stop worrying

Stop Worrying Now: Use this Awesome Coping Mechanism

So you can Stop Overthinking and Unlock Your Happiness Now

stop worryingBecause, life in the information age is tricky to navigate.

If you’re anything like me, information bombards you all day long.

You get sucked into social media.

All day long, you stare into a screen; pretend that it’s productive and then tell yourself that you don’t have time for important things.

You skip workouts.

Eat sporadically throughout the day (mostly junk).

And then you act surprised when you feel burned out or tired.

At some point, you start to get a little down on yourself.

Your inner voice is a critic.

You have a list of reasons why you’re not good enough and why things won’t work out for you.

People assume you are happy because you smile. Other people see through it and think you’re a miserable person. Either way, you know the truth.

You feel like you’re about to explode.

Stress and anxiety make you feel like you’re going to loose it at any minute.

Depression makes you feel hopeless; like there is no way out.

The combo of the two triggers you.

You need to log in. You crave it. You want to feel connected to your tribe. Significant.

It’s a vicious cycle.

Technology is changing the world and changing the way your brain functions.

Some changes are good, while others are detrimental to your health.

The future looks pretty bright.

If technological advances continue to evolve according to Moore’s Law, the next 30 years will be a very magical and different place.

If we’re lucky, you and I are going to be here to witness it.

***see Abundance: The Future Is Better Than You Think for more details on the potential future implications of technology and the timeline. Awesome book! (that’s an amazon aff. link)

The negative effects of technology are already easy to see.

Virtual connection can turn into an addiction.

Family time is lost to social media.

Minds are buried under mountainous data streams: emails, tweets, likes and shares.

The cathartic release you get when you post your opinion is addictive. It touches one of your core needs. You barely even notice the buildup of stress and anxiety. You hardly notice that you’re alone more often than not.

Maybe that’s why you can’t figure out why you feel so lonely. You have so many friends. How could you feel alone?

By the time you figure it out, you feel like you’re about to drown.

And the patterns have become habits. The little voice in your head pokes and prods until you give in. The circle continues.

The thing I’ve noticed, is this…

My inner voice nearly disappears when I am fully immersed in activity.

That’s one of the reasons I love Stand Up Paddle Boarding, Outrigger Canoeing and Surfing so much.

You are forced to become fully present.

You have to match the rhythm of the water, let go of control and lose yourself.

My greatest lessons have been realized during paddling or surfing sessions.

Core principles needed for a good paddle session apply to other areas of your life.

What it’s really about is total immersion.

That’s why we need to revisit the idea of building a Mindfulness Practice. (Vipassana)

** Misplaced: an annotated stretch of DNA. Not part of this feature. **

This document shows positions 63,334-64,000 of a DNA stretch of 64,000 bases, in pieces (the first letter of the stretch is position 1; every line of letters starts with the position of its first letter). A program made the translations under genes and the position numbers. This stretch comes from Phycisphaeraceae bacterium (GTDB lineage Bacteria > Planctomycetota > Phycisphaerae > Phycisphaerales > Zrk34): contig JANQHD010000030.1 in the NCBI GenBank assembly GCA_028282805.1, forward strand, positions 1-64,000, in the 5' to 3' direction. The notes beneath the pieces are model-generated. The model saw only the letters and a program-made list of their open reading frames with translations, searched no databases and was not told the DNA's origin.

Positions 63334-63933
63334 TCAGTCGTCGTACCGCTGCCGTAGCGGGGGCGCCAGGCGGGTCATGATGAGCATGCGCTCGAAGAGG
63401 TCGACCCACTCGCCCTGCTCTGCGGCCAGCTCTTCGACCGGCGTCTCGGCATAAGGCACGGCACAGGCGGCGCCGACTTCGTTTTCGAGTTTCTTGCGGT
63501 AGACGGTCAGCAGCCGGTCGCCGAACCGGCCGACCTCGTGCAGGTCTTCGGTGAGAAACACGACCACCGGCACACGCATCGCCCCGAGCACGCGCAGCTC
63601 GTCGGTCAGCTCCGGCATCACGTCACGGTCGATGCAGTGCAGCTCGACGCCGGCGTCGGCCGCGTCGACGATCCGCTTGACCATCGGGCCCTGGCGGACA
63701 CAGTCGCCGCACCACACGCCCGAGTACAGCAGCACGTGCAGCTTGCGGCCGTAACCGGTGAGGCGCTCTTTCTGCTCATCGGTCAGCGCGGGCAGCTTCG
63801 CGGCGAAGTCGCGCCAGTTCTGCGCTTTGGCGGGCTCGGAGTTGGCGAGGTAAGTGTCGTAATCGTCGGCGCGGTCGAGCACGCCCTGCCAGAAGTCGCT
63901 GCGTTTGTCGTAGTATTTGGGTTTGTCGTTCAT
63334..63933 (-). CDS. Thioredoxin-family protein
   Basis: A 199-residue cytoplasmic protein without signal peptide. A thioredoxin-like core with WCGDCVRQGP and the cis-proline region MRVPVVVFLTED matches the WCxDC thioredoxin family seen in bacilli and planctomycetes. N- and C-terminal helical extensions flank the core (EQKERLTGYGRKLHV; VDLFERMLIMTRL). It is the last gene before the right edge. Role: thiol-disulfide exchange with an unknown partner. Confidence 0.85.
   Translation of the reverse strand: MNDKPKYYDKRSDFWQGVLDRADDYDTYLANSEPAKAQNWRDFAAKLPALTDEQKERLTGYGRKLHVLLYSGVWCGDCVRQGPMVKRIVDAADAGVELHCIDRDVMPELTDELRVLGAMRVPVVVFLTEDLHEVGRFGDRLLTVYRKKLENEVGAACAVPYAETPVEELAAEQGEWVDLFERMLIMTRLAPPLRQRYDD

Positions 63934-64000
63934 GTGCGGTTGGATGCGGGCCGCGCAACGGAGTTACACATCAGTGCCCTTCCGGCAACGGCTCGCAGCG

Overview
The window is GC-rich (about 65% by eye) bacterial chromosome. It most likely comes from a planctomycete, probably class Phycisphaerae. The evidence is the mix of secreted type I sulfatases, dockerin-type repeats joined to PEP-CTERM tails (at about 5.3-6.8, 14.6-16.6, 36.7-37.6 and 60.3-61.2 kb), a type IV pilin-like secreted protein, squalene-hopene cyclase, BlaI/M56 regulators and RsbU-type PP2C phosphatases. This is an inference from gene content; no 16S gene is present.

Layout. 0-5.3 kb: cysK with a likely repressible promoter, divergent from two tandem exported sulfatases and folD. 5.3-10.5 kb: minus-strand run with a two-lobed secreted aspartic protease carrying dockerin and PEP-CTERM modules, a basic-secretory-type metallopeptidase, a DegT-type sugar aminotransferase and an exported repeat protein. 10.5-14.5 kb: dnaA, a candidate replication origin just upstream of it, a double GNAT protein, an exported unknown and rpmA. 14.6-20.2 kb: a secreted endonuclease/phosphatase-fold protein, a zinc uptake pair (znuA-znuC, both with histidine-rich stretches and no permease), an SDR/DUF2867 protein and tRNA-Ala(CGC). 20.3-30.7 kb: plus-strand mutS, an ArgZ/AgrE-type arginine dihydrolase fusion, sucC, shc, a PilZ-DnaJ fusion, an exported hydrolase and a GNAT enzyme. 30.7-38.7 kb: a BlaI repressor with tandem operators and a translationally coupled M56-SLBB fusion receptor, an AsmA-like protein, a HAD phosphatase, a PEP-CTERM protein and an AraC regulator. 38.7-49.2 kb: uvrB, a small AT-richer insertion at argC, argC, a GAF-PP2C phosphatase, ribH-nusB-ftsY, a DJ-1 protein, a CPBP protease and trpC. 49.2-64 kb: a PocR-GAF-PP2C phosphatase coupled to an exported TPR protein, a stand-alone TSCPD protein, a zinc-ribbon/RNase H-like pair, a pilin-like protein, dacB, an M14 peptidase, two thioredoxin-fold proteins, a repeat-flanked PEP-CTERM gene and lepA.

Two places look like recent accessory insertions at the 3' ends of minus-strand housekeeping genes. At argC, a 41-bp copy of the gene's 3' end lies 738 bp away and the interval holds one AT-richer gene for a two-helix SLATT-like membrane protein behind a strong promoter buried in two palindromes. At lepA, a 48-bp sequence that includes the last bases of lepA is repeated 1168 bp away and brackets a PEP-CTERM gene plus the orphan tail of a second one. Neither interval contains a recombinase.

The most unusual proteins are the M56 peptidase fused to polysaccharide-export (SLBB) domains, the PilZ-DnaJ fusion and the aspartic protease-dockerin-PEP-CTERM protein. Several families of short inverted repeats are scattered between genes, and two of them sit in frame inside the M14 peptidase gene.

Vipassana helps you fully engage with life in a deeper and more meaningful manner.

The U.S. Department of Veteran Affairs has been studying the effectiveness of mindfulness practice to help with the treatment of PTSD.

The US D0VA article “Potential of Mindfulness in Treating Trauma Reaction” starts out:

Mindfulness is most commonly conceptualized as involving attention to and awareness of the present moment, and nonjudgmental acceptance (1-3). Awareness of the present involves observing thoughts, feelings, and sensations by focusing one’s attention on the current moment (2). While attending to the present, mindfulness also entails a stance of acceptance, or willingness to experience an array of thoughts and emotions without judgment (4).

***emphasis added by me*****

Stop Worrying by teaching yourself to be present and in the moment.

You can use this simple practice to keep yourself focused on important tasks, keep your mind from getting lost in data streams and get more out of life.

Some studies show that Mindfulness Practice has the potential to reduce stress and in some cases relieve symptoms of depression. More study is needed to raise the level of certainty, but it looks pretty promising.

I won’t say that Mindfulness will cure you of what ails you, but I will say that it’s a good place to start.

Last year I created this short video and in it I share with you two different breathing techniques that will help you better cope with the stressors of day to day life.

The Beastie Boys Breathing Method is my favorite coping tool that helps me stop worrying about stupid stuff all day long.

Simple. Effective. Easy to overlook.

The reason I like “The Beastie Boys Breath Count Method” is because I haven’t kept up with a daily 12-20 minute sitting practice.

Yep. Even though I know how important and life altering it is. I fail to do it. Bwhwhahaaa.

But, that’s ok. There is nothing wrong with you if you don’t do everything you’re supposed to do. It’s just the way we are wired.

I’ve been revisiting building a Habit Chain that gets me meditating twice a day, and when I figure out the combo that works for me, I’ll share it with you.